HARRY C. MARTIN /
08.15.2011
Originally featured on BroadcastEngineering.com
TV spectrum auctions
A Senate repurposing bill is gaining momentum.

In June, the Senate Commerce Committee approved S.911, a bipartisan bill that represents the most detailed effort yet to make TV band spectrum auctions a reality. The bill now goes to the full Senate. Due to other legislative priorities, the Senate may not take final action this year. Also, any auction plan would depend on action on corresponding bills in the House, which is not as far along as the Senate. But repurposing legislation could pass as early as this summer if it is attached to pending budget legislation.

The focus of S.911 is the creation of a public safety wireless network, which would be controlled by a new government-created corporation — the Public Safety Broadband Corporation (PSBC). TV spectrum repurposing enters the picture as a potential source of funding for the new public safety service, mainly through the sale of the reclaimed spectrum to big wireless providers. Pertinent to TV broadcasters are the following provisions:

  • No full-power TV licensee would be forced to give up spectrum in order to make it available for an incentive auction. But, if a licensee opts to relinquish its spectrum, the commission would be authorized to share some part of the resulting auction proceeds with the licensee.
  • The FCC's methodology for sharing auction proceeds must “consider the value of the spectrum voluntarily relinquished in its current use and the timeliness with which the licensee cleared its use of such spectrum.” This vague standard would be subject to FCC interpretation through the rulemaking process.
  • Licensees choosing to retain their spectrum would likely be subject to spectrum “repacking,” which could require them to change to one of the frequencies that remain available for over-the-air TV. Such repacking may require frequency sharing or bandwidth reductions in markets where there is sufficient remaining spectrum to accommodate all migrating stations.
  • In imposing such an involuntary move, the commission would only have to make “reasonable efforts” to assure that the repurposed licensee gets “an identical amount of contiguous spectrum” in the same band (i.e., UHF or VHF); in the same geographic market; and with the same area/population coverage and interference protection. Such protections would apply only if “technically feasible” and where their application would be “in the public interest.”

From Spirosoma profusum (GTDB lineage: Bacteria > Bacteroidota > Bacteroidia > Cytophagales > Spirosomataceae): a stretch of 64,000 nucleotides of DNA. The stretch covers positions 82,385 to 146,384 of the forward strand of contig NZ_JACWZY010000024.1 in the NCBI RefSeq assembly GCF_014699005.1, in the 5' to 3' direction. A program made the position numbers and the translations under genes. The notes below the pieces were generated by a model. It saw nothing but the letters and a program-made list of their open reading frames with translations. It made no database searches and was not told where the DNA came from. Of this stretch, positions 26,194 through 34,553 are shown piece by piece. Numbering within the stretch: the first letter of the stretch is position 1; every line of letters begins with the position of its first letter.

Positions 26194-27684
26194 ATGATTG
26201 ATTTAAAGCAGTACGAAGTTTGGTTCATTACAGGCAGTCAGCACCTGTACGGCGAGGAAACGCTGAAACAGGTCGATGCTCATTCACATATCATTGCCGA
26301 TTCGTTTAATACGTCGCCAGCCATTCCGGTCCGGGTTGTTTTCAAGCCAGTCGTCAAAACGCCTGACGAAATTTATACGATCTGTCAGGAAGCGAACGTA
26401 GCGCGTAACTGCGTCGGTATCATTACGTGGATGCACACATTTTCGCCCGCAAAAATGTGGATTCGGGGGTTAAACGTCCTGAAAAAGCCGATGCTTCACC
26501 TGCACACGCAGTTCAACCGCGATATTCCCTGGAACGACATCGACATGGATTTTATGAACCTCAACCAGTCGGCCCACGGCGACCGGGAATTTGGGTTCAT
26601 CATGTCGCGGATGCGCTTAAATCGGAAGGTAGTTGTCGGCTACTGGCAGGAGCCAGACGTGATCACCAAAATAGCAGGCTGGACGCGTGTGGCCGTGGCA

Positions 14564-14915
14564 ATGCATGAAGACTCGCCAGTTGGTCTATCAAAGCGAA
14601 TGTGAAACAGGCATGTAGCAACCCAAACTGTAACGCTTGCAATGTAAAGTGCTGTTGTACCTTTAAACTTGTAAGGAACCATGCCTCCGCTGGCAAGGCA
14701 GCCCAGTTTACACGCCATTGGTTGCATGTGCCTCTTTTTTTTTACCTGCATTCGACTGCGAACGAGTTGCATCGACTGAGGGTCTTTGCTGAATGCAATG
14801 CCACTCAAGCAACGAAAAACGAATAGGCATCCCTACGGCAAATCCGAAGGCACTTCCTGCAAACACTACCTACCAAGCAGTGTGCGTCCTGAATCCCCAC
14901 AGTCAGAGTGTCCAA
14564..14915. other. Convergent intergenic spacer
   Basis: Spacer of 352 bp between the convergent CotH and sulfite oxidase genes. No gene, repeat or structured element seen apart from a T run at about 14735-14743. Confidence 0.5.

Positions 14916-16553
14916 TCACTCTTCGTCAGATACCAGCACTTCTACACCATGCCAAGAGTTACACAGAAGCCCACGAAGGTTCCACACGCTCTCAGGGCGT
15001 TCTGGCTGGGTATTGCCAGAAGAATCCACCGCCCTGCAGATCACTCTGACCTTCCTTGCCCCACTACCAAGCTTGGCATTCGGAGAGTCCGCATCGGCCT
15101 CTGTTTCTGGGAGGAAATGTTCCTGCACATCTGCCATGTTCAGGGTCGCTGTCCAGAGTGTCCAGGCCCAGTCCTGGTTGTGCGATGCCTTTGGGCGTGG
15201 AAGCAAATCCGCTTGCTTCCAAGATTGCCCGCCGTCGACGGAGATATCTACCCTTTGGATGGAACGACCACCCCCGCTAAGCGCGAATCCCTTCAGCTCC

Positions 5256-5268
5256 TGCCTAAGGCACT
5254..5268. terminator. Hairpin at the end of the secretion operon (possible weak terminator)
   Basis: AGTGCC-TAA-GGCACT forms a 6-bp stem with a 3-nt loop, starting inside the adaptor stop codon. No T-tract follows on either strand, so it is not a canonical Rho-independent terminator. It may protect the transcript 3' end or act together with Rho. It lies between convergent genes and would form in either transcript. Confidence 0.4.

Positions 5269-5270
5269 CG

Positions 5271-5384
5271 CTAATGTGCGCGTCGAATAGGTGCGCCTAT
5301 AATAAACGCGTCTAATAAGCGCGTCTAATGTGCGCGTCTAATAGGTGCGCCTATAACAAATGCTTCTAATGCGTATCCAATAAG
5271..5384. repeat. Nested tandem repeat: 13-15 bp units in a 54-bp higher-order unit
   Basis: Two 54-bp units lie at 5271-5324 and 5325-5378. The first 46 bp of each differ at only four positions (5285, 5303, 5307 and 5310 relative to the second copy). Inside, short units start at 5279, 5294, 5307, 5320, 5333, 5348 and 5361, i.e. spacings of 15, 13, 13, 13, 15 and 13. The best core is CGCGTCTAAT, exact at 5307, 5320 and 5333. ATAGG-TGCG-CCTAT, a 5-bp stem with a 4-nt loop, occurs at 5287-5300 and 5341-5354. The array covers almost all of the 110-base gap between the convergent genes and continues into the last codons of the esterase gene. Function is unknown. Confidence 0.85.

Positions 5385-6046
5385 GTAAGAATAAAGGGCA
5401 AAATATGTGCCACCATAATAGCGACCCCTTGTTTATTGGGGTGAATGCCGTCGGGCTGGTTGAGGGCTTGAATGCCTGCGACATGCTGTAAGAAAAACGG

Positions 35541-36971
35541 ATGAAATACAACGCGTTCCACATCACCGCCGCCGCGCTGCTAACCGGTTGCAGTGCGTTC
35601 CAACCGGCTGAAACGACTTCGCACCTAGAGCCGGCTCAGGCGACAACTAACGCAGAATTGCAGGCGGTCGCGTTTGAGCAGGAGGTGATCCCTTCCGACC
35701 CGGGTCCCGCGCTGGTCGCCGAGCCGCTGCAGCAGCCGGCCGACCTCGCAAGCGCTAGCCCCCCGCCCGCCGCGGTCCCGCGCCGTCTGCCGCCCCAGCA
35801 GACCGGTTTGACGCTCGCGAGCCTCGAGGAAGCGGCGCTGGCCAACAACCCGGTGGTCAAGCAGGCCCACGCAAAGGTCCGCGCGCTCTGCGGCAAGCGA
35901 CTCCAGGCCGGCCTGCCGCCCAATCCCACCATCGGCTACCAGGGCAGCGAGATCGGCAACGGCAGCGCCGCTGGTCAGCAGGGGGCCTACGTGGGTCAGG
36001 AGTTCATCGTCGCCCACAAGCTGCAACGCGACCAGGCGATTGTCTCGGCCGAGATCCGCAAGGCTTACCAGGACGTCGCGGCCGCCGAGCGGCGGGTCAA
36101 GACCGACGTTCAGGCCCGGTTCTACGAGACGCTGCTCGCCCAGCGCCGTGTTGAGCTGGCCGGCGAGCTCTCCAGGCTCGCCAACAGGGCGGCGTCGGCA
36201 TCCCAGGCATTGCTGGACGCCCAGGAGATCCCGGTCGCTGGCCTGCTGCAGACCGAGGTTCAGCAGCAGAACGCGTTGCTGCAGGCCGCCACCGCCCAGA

• The FCC would not be permitted to force stations to share a channel, although licensees who voluntarily elect to channel share would be guaranteed the same MVPD carriage rights they currently enjoy.
  • No less than 5 percent of auction proceeds — but no more than $1 billion — would be set aside in a new Incentive Auction Relocation Fund (IARF). The IARF would be available to the NTIA, which would, in consultation with the commission, dole out funds to licensees and MVPDs to reimburse them for the “reasonable costs” incurred in repacking.

While S.911 includes considerably more detail than past spectrum repurposing bills, it is too early to draw reliable conclusions about what the repurposing process will eventually look like. Among the unknowns are:

  • the extent to which repurposing will be resisted by broadcasters;
  • if it is implemented, how much money will be paid out under an auction or repacking plan; and
  • whether such funds would adequately compensate for lost spectrum or transition costs under a repacking plan.

Moreover, it is hard to know what will be left of over-the-air TV, particularly in smaller and midsized markets, if the Senate's bill becomes law.

There is also the practical reality that no bill will be enacted. Unless it is attached to budget legislation, as noted above, the legislation may not make it to the floor this year. And, controversial nonbroadcast proposals in the bill, e.g., creation of a new corporation that would hold the nationwide license for a public safety network, could bring down the legislation.

Dateline

  • Noncommercial TV stations in Iowa and Missouri must file their biennial ownership reports by Oct. 1.
  • By Oct. 1, TV and Class A TV stations in the following locations must place their 2011 EEO reports in their public files and post them on their websites: Alaska, Florida, Hawaii, Iowa, Missouri, Oregon, the Pacific Islands, Puerto Rico, the Virgin Islands and Washington.

Harry C. Martin is a member of Fletcher, Heald and Hildreth, PLC.

Send questions and comments to: harry.martin@penton.com



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